“There’s two types of contamination. There’s the ‘I’m not really participating in the program at all and I’m using these carts for whatever. I’m just putting everything out and, when I run out of room in this one, it’s going into this one.’ So there’s that type of contamination,” Noiseux said. “The more broad contamination is the thought that just because something is made of plastic, metal, glass, or came from a tree therefore it must be recyclable.”

Noiseux blamed part of the latter problem on the fact “there’s plenty of recycling bins out there that will have very generic labeling on them, that will have the chasing-arrows symbol, and they’ll say plastic, metal, glass, and paper. There’s a lot of confusing signage still out there.”

RIRRC is trying to overcome the past’s broad signage issues by implementing a state standardized labeling system, something the Let’s Recycle Right! campaign has been pushing.

Recycling matters
While the market is currently slow for glass and mixed paper, there remains a solid market for recycled materials that are relatively free of contamination. In fact, Rhodes said, “Recycling is alive and well in Rhode Island. It’s meaningful and it still works here.”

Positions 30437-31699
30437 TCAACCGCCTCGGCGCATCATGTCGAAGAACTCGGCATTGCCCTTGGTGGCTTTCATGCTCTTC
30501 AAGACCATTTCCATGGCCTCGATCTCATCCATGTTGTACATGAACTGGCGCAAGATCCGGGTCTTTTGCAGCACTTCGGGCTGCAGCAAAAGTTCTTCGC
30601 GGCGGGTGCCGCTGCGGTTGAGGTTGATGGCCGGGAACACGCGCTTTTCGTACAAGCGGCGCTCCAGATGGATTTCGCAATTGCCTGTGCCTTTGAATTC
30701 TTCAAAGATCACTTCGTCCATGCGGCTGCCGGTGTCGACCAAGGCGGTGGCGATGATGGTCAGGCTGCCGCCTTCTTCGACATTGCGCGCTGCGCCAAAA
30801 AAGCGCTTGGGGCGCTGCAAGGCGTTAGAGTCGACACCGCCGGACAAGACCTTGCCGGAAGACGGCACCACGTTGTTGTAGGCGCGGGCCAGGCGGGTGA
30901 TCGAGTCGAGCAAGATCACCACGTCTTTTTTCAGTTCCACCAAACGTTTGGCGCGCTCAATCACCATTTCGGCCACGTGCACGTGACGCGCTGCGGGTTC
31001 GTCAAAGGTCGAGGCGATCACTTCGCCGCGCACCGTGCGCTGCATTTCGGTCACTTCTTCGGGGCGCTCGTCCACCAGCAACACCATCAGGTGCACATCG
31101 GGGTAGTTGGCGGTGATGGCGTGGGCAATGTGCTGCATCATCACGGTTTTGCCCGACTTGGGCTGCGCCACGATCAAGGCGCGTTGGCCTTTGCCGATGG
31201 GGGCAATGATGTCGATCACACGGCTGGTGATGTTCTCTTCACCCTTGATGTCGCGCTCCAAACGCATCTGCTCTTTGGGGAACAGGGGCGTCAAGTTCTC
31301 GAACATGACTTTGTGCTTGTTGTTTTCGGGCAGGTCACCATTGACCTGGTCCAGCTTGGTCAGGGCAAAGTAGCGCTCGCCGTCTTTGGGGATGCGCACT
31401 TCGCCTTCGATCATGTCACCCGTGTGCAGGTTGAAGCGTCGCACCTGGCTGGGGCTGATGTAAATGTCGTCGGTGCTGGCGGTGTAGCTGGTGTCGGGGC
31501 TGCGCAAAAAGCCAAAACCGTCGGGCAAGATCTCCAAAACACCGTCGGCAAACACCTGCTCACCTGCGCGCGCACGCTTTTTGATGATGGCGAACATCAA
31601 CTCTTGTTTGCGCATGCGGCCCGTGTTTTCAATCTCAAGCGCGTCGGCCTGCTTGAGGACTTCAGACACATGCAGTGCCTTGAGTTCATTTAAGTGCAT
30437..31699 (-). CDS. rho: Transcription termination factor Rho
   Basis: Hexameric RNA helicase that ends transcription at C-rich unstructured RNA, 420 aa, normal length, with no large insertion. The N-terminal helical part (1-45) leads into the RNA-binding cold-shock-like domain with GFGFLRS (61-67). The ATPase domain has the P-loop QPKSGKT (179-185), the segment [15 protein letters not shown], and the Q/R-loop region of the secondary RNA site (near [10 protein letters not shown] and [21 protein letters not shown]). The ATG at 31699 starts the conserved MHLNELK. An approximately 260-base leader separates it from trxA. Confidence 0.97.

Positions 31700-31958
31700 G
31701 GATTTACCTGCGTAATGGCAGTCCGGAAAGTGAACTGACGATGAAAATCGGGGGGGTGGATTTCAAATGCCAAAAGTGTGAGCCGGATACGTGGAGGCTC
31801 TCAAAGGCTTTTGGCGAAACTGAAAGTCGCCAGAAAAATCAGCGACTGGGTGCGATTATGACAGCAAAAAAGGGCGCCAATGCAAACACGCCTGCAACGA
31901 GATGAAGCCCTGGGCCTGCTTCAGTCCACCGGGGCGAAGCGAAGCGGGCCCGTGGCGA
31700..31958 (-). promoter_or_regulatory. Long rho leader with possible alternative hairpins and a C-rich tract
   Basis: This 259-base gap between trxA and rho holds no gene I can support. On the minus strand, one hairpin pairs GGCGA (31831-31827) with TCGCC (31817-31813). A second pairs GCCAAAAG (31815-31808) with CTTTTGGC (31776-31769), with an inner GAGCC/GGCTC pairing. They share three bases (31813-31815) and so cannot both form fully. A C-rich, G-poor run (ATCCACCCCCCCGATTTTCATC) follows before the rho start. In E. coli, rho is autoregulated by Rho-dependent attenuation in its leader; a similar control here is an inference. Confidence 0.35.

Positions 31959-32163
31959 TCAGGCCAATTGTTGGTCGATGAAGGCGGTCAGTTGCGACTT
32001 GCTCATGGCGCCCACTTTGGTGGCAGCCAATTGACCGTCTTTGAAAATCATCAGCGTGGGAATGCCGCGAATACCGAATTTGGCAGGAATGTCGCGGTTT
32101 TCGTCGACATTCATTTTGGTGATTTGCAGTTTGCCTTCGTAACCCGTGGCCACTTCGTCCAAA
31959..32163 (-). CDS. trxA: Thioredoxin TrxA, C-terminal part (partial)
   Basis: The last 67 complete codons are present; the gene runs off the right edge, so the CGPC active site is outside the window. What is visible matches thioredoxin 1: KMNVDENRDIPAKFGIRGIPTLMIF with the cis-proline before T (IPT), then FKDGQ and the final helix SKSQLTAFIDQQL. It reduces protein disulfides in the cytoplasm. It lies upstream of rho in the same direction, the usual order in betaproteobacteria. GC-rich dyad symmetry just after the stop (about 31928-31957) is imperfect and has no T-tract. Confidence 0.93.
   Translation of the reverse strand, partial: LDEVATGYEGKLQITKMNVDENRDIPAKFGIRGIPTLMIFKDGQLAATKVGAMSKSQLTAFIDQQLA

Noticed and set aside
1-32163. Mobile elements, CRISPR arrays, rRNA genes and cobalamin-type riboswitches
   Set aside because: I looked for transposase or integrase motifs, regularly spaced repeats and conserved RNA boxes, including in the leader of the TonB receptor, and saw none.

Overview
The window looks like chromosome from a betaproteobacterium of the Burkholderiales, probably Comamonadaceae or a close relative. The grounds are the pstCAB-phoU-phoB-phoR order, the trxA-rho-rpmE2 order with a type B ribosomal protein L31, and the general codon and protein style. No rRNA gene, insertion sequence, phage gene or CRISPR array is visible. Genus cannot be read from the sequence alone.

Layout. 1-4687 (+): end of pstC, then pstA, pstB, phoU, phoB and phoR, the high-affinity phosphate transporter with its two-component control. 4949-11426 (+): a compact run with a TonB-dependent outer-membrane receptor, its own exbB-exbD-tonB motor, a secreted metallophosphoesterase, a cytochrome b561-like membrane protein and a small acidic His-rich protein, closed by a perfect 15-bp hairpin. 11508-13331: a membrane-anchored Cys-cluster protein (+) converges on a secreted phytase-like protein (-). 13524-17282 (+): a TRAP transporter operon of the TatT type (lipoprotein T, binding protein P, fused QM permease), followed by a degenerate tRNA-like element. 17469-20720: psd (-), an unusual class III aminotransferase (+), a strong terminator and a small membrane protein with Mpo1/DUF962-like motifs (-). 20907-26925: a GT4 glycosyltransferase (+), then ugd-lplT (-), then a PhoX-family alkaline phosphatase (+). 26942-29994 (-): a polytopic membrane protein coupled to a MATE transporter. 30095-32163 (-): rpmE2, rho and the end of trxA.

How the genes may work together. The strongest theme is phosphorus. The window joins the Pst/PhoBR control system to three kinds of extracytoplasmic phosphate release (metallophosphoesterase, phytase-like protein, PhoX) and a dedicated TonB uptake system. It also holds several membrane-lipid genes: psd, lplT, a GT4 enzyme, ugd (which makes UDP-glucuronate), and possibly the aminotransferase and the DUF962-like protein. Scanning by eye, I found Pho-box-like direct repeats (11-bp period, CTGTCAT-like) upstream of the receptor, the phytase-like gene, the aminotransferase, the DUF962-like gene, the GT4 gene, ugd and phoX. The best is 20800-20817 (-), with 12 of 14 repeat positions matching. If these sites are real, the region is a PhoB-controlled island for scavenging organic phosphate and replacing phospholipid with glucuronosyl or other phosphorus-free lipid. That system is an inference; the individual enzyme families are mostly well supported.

He noted that the MRF gets about 100,000 tons of material recycled annually.

Here is a closer look at how Rhode Island’s four categories of recyclables are used:

Fiber: While Robert Kraft-owned International Forest Products is being paid $13 a ton to take RIRRC’s mixed paper recycling, Lussier said there is still a need for the material. He said he’s surprised there’s a negative cost associated with it, but expects the laws of supply and demand to change the situation.

“The value of it has gone down dramatically and that’s kind of a mystery,” Lussier said. “Even though China has said no we don’t want the material to come to us, as far as we know there’s still a demand for it. The laws of supply and demand should hold true.”

Some 18 months ago, before China dramatically revamped its recycling policy, RIRRC was being paid between $50 and $90 per ton for mixed paper recycling. In the time since China changed its policy, the price for mixed paper has been on the plus side for a little while, at zero for a while, and on the negative side much longer than MRFs would like.